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I am trying to overload an MVC Action, but since "overloading" does not work for route actions (error 500 says ambiguous method I guess because parameters cannot be strongly typed from the browser), then I thought I would just return one action to another since I cannot use RedirectToAction for HttpPost either. The issue is that it is trying to find a view with the new action name instead of what aciton I am trying to call. Here is what I am trying to do:

    [HttpPost]
    public ActionResult DetailForProductID(int productID)
    {
        return Detail(new[] { GetProductById(productID) });
    }

    [HttpPost]
    public ActionResult Detail(IEnumerable<Product> products)
    {
       ....
       return View(productViewModel);
    }

This is the error I get though:

The view 'DetailForProductID' or its master was not found or no view engine supports the searched locations. The following locations were searched:
~/Views/Products/DetailForProductID.aspx
~/Views/Products/DetailForProductID.ascx
~/Views/Shared/DetailForProductID.aspx
~/Views/Shared/DetailForProductID.ascx
~/Views/Products/DetailForProductID.cshtml
~/Views/Products/DetailForProductID.vbhtml
~/Views/Shared/DetailForProductID.cshtml
~/Views/Shared/DetailForProductID.vbhtml

What is the most robust and elegant way to handle this? I would not want to store things in temporary sessions or do a RedirectToAction becase I should be able to do everything server-side. Any help or advice would be greatly appreciated.

share|improve this question
    
Why do you use POST for a method accepting an ID parameter (DetailForProductID)? As it is, it seems GET is more appropriate. I still think RedirectToAction is the best choice. – twoflower Aug 10 '12 at 16:18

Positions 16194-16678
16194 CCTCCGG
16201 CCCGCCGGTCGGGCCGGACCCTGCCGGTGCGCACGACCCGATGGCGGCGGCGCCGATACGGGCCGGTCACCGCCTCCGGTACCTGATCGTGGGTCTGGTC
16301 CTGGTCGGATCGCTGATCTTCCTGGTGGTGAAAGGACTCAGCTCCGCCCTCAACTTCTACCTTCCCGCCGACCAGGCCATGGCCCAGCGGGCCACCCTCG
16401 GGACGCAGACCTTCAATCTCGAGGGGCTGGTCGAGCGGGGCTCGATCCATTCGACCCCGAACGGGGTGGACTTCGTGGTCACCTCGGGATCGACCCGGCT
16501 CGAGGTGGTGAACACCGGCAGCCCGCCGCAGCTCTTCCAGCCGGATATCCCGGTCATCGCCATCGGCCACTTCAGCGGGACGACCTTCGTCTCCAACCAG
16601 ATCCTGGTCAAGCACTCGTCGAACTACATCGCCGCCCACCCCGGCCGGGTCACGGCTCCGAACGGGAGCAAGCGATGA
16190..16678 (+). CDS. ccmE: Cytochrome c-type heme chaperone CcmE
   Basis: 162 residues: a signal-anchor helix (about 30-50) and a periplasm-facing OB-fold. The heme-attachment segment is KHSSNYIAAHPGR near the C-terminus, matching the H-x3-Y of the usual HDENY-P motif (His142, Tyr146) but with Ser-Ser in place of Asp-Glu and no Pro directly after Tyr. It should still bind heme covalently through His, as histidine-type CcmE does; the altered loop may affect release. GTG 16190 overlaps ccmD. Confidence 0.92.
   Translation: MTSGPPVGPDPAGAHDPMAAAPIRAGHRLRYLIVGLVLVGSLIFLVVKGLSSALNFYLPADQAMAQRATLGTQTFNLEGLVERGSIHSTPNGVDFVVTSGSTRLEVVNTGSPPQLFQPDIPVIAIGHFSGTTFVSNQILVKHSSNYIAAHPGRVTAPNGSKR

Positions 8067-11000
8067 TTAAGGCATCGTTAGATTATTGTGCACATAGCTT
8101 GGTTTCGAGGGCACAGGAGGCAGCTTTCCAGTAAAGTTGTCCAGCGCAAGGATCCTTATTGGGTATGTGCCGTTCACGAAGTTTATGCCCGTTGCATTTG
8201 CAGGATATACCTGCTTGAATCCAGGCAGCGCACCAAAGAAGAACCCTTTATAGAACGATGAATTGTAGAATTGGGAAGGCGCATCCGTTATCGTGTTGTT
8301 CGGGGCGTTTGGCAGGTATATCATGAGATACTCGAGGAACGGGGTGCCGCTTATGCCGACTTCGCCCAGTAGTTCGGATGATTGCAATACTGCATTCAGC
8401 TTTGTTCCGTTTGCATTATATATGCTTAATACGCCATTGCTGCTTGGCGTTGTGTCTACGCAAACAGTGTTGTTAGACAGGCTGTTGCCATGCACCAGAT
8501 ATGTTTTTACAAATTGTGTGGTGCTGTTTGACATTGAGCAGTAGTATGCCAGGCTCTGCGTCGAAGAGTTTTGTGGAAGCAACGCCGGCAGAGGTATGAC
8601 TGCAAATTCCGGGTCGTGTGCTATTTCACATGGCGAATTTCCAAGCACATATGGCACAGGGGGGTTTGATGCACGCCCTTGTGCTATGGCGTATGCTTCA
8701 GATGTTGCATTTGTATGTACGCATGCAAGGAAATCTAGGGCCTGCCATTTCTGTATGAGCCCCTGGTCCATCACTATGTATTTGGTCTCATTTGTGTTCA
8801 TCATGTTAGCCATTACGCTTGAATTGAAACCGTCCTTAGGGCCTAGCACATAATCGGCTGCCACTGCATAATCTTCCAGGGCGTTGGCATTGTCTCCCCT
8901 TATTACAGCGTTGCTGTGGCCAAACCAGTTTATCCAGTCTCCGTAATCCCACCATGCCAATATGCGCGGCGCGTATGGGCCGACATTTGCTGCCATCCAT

@twoflower In an MvcController, would you consider GET to be the correct method if those controller actions are used with e.g. $.post from jQuery? – Anders Holmström Aug 10 '12 at 16:20
1  
@AndersHolmström No. But an action method with the signature DetailForProductID(int productID) does not look like one to be used with $.post. It looks like an action to GET the details of a specified product. – twoflower Aug 10 '12 at 16:23
    
@twoflower You are probably correct. Think I'm just confusing myself a bit. :) – Anders Holmström Aug 10 '12 at 16:25
    
Even if I changed it to GET, I still run into the same problem of calling the other action. – TruMan1 Aug 10 '12 at 19:44
up vote 1 down vote accepted

You can also use Tempdata in this scenario, for example:

public ActionResult DetailForProductID(int productID)
{
    IEnumerable<Product> data =   GetProductById(productID);
    TempData["ProductData"]= data;
    return RedirectToAction("Detail",data);        
}


public ActionResult Detail(IEnumerable<Product> products)
{
   ....
    if(TempData["ProductData"]!=null){
       IEnumerable<Product> data =  (IEnumerable<Product>)TempData["ProductData"];
       return View(data);
    }else {
       return View(products);
    }
}
share|improve this answer

For redirecting like that, I would recommend the following:

return RedirectToAction("Detail", data);

But I am not sure why you have the need for this. Looking at your actions, why not do it like this instead?

public ActionResult Detail(int productId)
{
   var data = GetProductById(productID);
   ....
   return View(productViewModel);
}
share|improve this answer

I believe it is important to keep controllers "thin" and "dumb". Once you get beyond a simple website and need to build something more complex, you don't want to have to rewrite the same code multiple times (not good for many reasons). It will also become impossible to use the controllers as generic functions (which is basically what you are attempting to do now).

A more elegant and robust way to handle this would be to abstract away your application logic and perform it somewhere else. Then you could call pieces of the logic depending on the action's requirements. To start moving in that direction, you could write the controller specific logic in each controller, then determine what function is shared between both of them and place that somewhere else in your project. In more complex projects it is not unusual to have no application logic in the controller at all.

You might want to try to create one generic function that returns a "Product" probably by Id and place that function somewhere else. Then use the controller to determine the specific logic and call the shared function to get the product by Id.

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